Cultivated meat – real meat grown from cells in a fermentation-like process – successfully cleared its first hurdles regarding safety last year. Now, for the multitude of research groups and new companies operating in this emerging space, the real work is just beginning. Whether it’s beef, pork, fish, or fowl, animal cells must be securely sourced and characterized in robust cell banks for research, development, and eventual commercialization.
Due to the existing barriers in cost and quality of sourcing cells, cultivated meat companies have become secretive about their tissue sources and provenance. To create a more accessible and transparent environment for research and innovation in this space, dedicated cell banks for the cultivated meat industry must provide consistent, high-quality cells and detailed, relevant information on their provenance and behaviour.
This month, we have teamed up to share our insights into the challenges of getting started in the cultivated meat industry in a three-part series. In this article, we explore the barriers to sourcing high-quality cells for cultivated meat and discuss the key considerations that companies and academic groups should make when sourcing and isolating cells.
Relationships matter when sourcing cells
The first hurdle many organizations face in the cultivated meat sector is getting cells. Companies that supply cells to the biopharmaceutical industry for medical research are highly expensive, require licensing agreements or contracts for their use, and are often limited in terms of species or breeds. Without another source of cells, cultivated meat researchers must either risk the expense to obtain potentially poor-quality starting materials, or source cells themselves.
Extracellular and Multus independently source cells from local partners, a process heavily reliant on building good relationships with multiple stakeholders. Extracellular approached local farmers through the University of Bristol’s veterinary school, explaining their research and acquiring permission to take biopsies from animals earmarked for veterinary research. Similarly, Multus engaged with local abattoirs to acquire unusable byproducts as a source of cells.
These relationships are inherently difficult to forge. Farmers and abattoirs are not necessarily receptive or interested in cultivated meat research. Additionally, finding a partner that can reliably acquire the same tissue type is essential for ensuring the consistency and quality of cell isolates.
The delicate process of isolation
The first hurdle is sourcing cells for cultivated meat companies. The second? Physically isolating them.
Isolation is the process of separating and purifying cells, often a type of stem cell such as mesenchymal stem cells that have the potential to become muscle and fat tissue. With these isolated cells, researchers can conduct research into growing and differentiating them into cultivated meat products.
Unfortunately, the laboratory protocols for harvesting and isolating cells from tissue are typically developed with biomedical research in mind and fail to serve cultivated meat researchers.
New protocols must be adapted or designed for animal-specific tissues, which takes a significant amount of time. Then, the cells must be characterized for performance and behaviour in order to ensure consistency from experiment to experiment. The setup cost is often high in terms of both time and financial investment.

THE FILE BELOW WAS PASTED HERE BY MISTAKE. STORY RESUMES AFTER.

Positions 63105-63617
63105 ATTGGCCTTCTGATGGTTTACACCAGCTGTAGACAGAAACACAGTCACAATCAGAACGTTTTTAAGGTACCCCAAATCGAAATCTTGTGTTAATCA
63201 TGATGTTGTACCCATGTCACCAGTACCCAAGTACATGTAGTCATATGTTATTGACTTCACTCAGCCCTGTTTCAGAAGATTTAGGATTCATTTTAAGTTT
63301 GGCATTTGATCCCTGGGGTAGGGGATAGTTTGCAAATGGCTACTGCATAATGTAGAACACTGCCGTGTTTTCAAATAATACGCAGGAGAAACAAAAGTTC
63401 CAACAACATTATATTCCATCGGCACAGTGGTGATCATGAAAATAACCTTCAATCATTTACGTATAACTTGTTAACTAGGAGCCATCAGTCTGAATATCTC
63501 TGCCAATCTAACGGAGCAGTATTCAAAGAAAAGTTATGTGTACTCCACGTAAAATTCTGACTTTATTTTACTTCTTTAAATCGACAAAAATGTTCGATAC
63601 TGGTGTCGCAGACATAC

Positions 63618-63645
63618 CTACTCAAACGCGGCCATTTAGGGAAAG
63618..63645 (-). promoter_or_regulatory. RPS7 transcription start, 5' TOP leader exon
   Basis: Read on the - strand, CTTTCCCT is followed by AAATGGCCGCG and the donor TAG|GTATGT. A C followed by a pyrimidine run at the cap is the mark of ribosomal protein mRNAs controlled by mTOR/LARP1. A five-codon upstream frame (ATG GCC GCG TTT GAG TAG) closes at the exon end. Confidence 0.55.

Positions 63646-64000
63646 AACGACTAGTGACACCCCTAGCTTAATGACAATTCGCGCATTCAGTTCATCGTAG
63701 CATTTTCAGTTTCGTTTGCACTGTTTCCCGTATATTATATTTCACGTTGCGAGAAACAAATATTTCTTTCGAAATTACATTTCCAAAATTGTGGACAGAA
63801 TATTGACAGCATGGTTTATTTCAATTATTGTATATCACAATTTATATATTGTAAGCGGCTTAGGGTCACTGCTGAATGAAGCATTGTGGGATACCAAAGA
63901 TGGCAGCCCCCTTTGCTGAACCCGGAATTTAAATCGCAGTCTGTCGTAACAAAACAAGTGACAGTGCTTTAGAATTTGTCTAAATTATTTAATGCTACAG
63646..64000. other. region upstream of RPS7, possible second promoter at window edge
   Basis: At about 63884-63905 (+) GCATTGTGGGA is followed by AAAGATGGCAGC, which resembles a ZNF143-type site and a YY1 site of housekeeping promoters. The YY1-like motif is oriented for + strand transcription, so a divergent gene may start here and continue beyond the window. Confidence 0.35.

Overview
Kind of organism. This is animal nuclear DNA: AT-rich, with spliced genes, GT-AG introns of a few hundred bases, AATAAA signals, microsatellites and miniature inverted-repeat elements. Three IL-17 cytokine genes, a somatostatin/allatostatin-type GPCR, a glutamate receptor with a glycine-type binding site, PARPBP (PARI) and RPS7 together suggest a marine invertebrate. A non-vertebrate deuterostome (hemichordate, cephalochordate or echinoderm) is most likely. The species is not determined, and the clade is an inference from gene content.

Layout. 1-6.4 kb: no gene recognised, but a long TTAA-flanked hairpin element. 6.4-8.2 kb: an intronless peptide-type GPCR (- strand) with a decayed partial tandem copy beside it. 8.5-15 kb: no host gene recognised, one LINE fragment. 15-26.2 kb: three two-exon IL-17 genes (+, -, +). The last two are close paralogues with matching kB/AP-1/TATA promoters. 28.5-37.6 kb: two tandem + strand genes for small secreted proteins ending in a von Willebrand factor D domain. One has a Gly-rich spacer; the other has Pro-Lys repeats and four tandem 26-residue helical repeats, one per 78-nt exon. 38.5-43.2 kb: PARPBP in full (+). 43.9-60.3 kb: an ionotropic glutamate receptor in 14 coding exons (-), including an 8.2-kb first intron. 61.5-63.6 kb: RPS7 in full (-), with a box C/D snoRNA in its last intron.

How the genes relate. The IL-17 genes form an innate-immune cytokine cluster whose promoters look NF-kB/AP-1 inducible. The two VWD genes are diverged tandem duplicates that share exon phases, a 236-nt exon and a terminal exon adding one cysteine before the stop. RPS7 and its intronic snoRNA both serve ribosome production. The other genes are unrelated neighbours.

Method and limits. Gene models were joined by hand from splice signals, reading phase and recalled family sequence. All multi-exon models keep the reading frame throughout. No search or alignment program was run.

In any process, the quality of the starting material matters. Poor-quality cells isolated with sub-optimal processes can add significant time and cost burdens. Standardized cell banks with diverse species and tissue isolate with corresponding cell culture protocols would help significantly de-risk entry to cultivated meat research and development.
Consistency and quality from farm to flask
Ensuring quality and consistency is no easy task. Existing cell banks often lack key information on cell provenance and performance. While the characterization of cell and tissue cultures forms a large part of ensuring quality, predicting consistent behaviour is key to scaling cultivated meat processes. Gathering data from farm to flask is integral to supporting consistency.
Depending on the animal, factors like age, sex, breed, and tissue source can impact how the isolated cells grow and perform. Similarly, information on the growth rate of these cells in a standard media, the number of passages since isolation, and their analytical profile are often lacking from existing cultivated meat cell banks. Without this, researchers cannot know what to expect regarding performance.
Future cell banks providing standardized information and media will enable the cultivated meat research community to better innovate with high-quality starting materials.
Better cells are urgently needed
It's clear that action is needed to provide access to relevant cell sources for cultivated meat research. As enablers of the industry, we aim to support those companies and researchers that are developing more sustainable and ethical meat production methods, including the development of better cell lines, media formulations, and scalable production methods.
By working together, we can help to create a more sustainable and ethical future for meat production.
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We’ve spoken to over 60 cultivated meat companies around the world about their barriers to scaling. A common trend is efficient media sourcing.Read more →